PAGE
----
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Metro-Goldwyn-Mayer (commonly known as MGM and also known as Metro-Goldwyn-Mayer Pictures or Metro-Goldwyn-Mayer Studios Inc.), is an American media company, involved primarily in the production and distribution of films and television programs. It is most notably responsible for the creation of Tom and Jerry and Droopy.

Overview

MGM was the last studio to convert to sound pictures, but in spite of this fact, from the end of the silent film era through the late 1950s, Metro-Goldwyn-Mayer was the dominant motion picture studio in Hollywood.[1][2] Always slow to respond to the changing legal, economic, and demographic nature of the motion picture industry during the 1950s and 1960s,[3][4][5] and although at times its films did well at the box office, the studio lost significant amounts of money throughout the 1960s.[4][5] In 1966, MGM was sold to Canadian investor Edgar Bronfman, Sr., whose son Edgar, Jr. would later buy Universal Studios. Three years later, an increasingly unprofitable MGM was bought by Kirk Kerkorian, who slashed staff and production costs, forced the studio to produce low-budget fare, and then shut down theatrical distribution in 1973.[5] The studio continued to produce five to six films a year that were released through other studios, mostly United Artists. Kerkorian did, however, commit to increased production and an expanded film library when he bought United Artists in 1981.

MGM ramped up internal production, as well as keeping production going at UA, which included the lucrative James Bond film franchise.[6] It also incurred significant amounts of debt to increase production.[7] The studio took on additional debt as a series of owners took charge in the 1980s and early 1990s. In 1986, Ted Turner bought MGM, but a few months later, sold the company back to Kerkorian to recoup massive debt, while keeping the library assets for himself (including Tom and Jerry).

Leo logo and mottos

The studio's official motto, "Ars Gratia Artis", is a Latin phrase meaning "Art for art's sake";[8][9][10][11] it was chosen by Howard Dietz, the studio's chief publicist.[11][12][13] The studio's logo is a roaring lion surrounded by a ring of film inscribed with the studio's motto. The logo, which features Leo the Lion, was created by Dietz in 1916 for Goldwyn Pictures and updated in 1924 for MGM's use.[11][14][15] Dietz based the logo on his alma mater's mascot, the Columbia University lion.[11][13][16][17] Originally silent, the sound of Leo the Lion's roar was added to films for the first time in August 1928.[10] In the 1930s and 1940s, the studio billed itself as having "more stars than there are in heaven", a reference to the large number of A-list movie stars under contract to the company.[15][18][19][20] This second motto was also coined by Dietz[21][22][23][24] and was first used in 1932.[25]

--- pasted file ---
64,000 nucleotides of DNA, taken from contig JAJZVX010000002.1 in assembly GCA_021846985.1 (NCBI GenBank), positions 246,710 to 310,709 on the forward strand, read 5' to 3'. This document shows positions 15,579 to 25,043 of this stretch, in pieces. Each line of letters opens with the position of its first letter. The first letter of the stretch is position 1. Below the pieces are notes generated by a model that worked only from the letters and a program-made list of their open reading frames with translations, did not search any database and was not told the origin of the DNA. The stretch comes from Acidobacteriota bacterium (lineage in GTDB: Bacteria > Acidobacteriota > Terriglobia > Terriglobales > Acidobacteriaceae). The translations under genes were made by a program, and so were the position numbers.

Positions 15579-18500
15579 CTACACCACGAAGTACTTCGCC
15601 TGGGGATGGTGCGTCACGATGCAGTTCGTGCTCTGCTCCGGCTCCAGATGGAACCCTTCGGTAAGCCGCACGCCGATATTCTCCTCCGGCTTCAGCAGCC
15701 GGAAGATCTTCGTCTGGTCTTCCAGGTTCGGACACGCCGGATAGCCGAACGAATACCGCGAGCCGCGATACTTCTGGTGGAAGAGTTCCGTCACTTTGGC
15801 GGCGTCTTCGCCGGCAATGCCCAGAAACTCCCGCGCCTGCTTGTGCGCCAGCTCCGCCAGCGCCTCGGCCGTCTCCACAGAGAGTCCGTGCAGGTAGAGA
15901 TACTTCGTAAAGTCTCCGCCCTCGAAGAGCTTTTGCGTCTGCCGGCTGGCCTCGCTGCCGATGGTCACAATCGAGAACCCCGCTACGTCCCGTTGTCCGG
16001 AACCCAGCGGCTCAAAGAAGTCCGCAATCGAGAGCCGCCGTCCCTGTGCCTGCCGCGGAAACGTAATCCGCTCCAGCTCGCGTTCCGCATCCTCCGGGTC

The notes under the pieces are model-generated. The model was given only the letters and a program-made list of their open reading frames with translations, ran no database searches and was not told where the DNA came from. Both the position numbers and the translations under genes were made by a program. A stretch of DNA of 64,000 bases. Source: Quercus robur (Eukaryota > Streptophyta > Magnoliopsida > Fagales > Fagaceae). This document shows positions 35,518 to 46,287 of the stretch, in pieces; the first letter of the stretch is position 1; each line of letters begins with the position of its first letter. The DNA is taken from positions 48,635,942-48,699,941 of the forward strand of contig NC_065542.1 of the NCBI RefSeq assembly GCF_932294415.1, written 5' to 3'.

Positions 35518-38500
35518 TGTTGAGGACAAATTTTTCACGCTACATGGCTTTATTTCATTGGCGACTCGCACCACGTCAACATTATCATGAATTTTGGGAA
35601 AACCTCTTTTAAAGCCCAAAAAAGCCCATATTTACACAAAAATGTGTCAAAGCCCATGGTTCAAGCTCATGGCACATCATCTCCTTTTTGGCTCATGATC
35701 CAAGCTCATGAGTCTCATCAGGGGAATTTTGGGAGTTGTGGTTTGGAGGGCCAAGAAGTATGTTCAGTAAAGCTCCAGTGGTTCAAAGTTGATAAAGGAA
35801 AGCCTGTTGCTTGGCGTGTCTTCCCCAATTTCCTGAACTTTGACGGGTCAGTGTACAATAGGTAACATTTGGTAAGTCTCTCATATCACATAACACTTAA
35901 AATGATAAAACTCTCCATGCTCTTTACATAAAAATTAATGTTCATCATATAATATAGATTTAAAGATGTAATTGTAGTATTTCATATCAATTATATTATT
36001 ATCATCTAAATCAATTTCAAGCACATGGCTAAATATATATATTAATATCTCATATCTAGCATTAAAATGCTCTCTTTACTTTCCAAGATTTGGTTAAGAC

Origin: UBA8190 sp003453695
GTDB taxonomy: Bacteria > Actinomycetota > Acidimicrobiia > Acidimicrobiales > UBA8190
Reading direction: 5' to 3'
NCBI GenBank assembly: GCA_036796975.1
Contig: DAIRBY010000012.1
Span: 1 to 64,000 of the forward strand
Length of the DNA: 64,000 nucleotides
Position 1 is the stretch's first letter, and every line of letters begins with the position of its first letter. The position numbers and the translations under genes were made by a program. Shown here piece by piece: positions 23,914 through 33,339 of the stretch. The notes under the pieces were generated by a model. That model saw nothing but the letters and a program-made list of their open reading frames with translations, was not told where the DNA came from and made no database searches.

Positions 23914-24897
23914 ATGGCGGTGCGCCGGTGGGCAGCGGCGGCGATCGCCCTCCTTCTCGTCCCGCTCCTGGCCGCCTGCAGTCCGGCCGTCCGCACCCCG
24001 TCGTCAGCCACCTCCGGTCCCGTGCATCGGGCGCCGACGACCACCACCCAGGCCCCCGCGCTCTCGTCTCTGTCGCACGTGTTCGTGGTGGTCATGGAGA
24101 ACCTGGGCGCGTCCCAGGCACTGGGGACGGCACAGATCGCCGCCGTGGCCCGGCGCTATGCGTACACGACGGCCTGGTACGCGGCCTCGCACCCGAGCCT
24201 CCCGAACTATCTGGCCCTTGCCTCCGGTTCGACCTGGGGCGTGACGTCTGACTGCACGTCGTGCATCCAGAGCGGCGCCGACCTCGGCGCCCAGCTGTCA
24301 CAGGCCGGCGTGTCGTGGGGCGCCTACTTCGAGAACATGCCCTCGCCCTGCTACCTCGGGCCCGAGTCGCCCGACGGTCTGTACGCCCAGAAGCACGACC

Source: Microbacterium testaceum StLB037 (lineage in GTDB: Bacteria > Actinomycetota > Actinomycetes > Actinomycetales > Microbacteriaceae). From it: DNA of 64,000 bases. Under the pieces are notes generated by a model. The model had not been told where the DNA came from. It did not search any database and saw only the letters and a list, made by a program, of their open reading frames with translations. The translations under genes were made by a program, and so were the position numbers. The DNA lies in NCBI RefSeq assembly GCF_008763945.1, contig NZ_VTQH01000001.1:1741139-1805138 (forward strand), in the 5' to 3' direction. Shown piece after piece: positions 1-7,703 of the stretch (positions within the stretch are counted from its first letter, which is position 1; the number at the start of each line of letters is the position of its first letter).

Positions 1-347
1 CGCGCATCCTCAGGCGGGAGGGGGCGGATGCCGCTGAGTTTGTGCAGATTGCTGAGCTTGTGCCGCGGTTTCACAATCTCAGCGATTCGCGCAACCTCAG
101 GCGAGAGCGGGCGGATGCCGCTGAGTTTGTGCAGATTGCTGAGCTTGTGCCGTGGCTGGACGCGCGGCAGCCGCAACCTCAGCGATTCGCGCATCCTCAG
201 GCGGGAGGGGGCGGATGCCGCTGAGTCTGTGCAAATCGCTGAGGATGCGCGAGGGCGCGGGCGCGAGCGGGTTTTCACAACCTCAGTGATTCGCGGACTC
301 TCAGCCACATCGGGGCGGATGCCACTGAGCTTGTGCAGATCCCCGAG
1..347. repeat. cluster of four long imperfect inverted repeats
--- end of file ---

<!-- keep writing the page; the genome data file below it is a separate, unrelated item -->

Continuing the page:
History

Loews

In 1924, movie theater magnate Marcus Loew had a problem. He had bought Metro Pictures Corporation in 1919 for a steady supply of films for his large Loew's Theatres chain. With Loew's lackluster assortment of Metro films, Loew purchased Goldwyn Pictures in 1924 to improve the quality. However, these purchases created a need for someone to oversee his new Hollywood operations, since longtime assistant Nicholas Schenck was needed in New York headquarters to oversee the 150 theaters. Approached by Louis B. Mayer, Loew addressed the situation by buying Louis B. Mayer Pictures on April 17, 1924. Mayer became head of the renamed Metro-Goldwyn-Mayer, with Irving Thalberg as head of production.[26]

MGM produced more than 100 feature films in its first two years. In 1925, MGM released the extravagant and successful Ben-Hur, taking a $4.7 million profit that year, its first full year.[26]

Marcus Loew died in 1927, and control of Loew's passed to Nicholas Schenck. In 1929, William Fox of Fox Film Corporation bought the Loew family's holdings with Schenck's assent. Mayer and Thalberg disagreed with the decision. Mayer was active in the California Republican Party and used his political connections to persuade the Justice Department to delay final approval of the deal on antitrust grounds. During this time, in the summer of 1929, Fox was badly hurt in an automobile accident. By the time he recovered, the stock market crash in the fall of 1929 had nearly wiped Fox out and ended any chance of the Loew's merger going through. Schenck and Mayer had never gotten along (Mayer reportedly referred to his boss as "Mr. Skunk"),[27] and the abortive Fox merger increased the animosity between the two men.

From the outset, MGM tapped into the audience's need for glamor and sophistication. Having inherited few big names from their predecessor companies, Mayer and Thalberg began at once to create and publicize a host of new stars, among them Greta Garbo, John Gilbert, William Haines, Joan Crawford, and Norma Shearer (who followed Thalberg from Universal) . Established names like Lon Chaney, William Powell, Buster Keaton, and Wallace Beery were hired from other studios. They also hired top directors such as King Vidor, Clarence Brown, Erich von Stroheim, Tod Browning, and Victor Seastrom. The arrival of talking pictures in 1928–29 gave opportunities to other new stars, many of whom would carry MGM through the 1930s: Clark Gable, Jean Harlow, Robert Montgomery, Spencer Tracy, Myrna Loy, Jeanette MacDonald, and Nelson Eddy among them.